Government and the private sector have already engaged in successful partnerships in numerous areas. One of the most widely used is tax preparation and filing. A host of companies now use software to simplify the complicated task of filing taxes. Because these firms are competing intensely for market share, they have strong incentives to make their programs as easy to use and comprehensive as possible.
It’s time to build on this Internal Revenue Service model by empowering for-profit and nonprofit organizations to help citizens and businesses interact electronically with government, particularly in areas that are inherently complex or involve cross-agency — even cross-government — functions. To do this, agencies must think of themselves less as direct providers of e-government services and more as enablers of third-party integrators that tie together multiple agencies across multiple levels of government to package information, forms, regulations and other government services and requirements in accessible ways.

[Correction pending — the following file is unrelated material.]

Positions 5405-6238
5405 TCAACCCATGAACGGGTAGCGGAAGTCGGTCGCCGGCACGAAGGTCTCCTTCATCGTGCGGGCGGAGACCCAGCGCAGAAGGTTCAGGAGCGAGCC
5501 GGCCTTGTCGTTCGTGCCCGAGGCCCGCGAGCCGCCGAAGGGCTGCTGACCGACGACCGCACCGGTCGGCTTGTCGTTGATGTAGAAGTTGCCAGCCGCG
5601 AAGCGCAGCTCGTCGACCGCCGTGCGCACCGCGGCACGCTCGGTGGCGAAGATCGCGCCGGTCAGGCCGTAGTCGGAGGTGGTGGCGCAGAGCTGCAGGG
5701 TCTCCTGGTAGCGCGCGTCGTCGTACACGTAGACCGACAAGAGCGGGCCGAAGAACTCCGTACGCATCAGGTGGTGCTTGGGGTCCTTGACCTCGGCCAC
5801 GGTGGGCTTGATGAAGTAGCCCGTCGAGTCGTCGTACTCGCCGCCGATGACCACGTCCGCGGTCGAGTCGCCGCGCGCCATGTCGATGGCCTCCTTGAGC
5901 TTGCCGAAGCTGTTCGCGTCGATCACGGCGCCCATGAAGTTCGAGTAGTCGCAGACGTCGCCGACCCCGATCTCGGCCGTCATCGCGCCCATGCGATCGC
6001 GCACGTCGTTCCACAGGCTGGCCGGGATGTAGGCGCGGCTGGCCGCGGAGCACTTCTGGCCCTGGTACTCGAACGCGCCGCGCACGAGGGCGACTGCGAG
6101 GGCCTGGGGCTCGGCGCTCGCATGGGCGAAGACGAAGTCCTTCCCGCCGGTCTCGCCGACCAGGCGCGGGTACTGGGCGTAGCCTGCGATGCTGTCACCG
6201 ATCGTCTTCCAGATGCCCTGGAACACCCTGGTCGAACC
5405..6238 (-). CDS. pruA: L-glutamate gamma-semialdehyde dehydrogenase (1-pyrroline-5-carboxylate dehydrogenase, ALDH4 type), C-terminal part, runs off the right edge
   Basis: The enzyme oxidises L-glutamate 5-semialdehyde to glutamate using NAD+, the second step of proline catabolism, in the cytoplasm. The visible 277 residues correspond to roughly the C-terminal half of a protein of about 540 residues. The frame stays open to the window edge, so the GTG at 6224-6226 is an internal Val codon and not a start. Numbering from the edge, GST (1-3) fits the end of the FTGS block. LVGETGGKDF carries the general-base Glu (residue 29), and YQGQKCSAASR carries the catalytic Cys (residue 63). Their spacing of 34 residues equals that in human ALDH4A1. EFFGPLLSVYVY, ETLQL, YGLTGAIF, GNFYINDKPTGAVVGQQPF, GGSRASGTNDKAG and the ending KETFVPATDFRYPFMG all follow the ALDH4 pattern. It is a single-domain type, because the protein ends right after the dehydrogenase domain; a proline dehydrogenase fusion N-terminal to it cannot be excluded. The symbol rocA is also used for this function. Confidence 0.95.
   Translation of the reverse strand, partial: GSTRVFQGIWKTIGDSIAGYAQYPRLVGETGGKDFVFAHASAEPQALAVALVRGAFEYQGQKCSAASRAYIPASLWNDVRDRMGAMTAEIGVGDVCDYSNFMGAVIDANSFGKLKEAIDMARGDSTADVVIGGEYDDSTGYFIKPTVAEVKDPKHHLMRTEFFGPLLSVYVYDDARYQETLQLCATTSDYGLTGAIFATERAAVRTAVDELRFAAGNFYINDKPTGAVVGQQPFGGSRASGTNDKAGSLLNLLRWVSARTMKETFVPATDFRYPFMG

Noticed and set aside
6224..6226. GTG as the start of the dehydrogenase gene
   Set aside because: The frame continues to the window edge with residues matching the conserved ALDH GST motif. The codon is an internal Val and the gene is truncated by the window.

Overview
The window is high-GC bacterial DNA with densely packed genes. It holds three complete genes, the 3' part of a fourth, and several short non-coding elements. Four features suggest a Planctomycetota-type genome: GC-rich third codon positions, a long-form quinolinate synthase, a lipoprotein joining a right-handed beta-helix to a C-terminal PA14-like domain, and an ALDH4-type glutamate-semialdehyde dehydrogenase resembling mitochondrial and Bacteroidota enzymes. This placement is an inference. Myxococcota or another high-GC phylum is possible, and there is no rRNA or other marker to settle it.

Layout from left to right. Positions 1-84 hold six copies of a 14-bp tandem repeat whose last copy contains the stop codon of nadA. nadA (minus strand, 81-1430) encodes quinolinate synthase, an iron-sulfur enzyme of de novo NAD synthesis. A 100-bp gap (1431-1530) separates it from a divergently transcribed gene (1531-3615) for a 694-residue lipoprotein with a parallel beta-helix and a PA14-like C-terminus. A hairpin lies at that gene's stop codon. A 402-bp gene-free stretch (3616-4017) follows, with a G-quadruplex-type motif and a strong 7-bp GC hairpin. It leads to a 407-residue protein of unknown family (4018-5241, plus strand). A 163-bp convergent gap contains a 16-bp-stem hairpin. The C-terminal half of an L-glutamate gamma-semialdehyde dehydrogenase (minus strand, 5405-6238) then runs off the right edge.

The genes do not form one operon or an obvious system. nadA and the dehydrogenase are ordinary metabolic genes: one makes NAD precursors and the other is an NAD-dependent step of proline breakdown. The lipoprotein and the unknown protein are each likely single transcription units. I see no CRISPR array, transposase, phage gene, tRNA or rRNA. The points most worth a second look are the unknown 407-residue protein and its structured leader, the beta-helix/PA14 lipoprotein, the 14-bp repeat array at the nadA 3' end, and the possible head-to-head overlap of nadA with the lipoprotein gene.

To consider an example, imagine if a third-party provider created a site like the federal Web portal Recreation.gov and structured it so that all federal, state and local government and private recreation facilities were listed on one site. The site could contain a vast array of recreation resources. It could provide online reservation services. It could develop an interactive Web site providing citizens with information about each recreation site (including photos, videos, historical documents, printable U.S. Geological Survey topographic maps, and so on) and a place for visitors to post comments, upload their own photos of the park and ask questions. But to make this happen, the National Park Service and state recreation departments should enable other organizations to make use of their data, such as park information and locations, and provide the ability to link to online permit and reservation systems.
It’s time to take advantage of the power of technology to make government more open and less siloed. The challenge is not IT; the tools exist to make interacting with government relatively easy. The challenge is vision and leadership.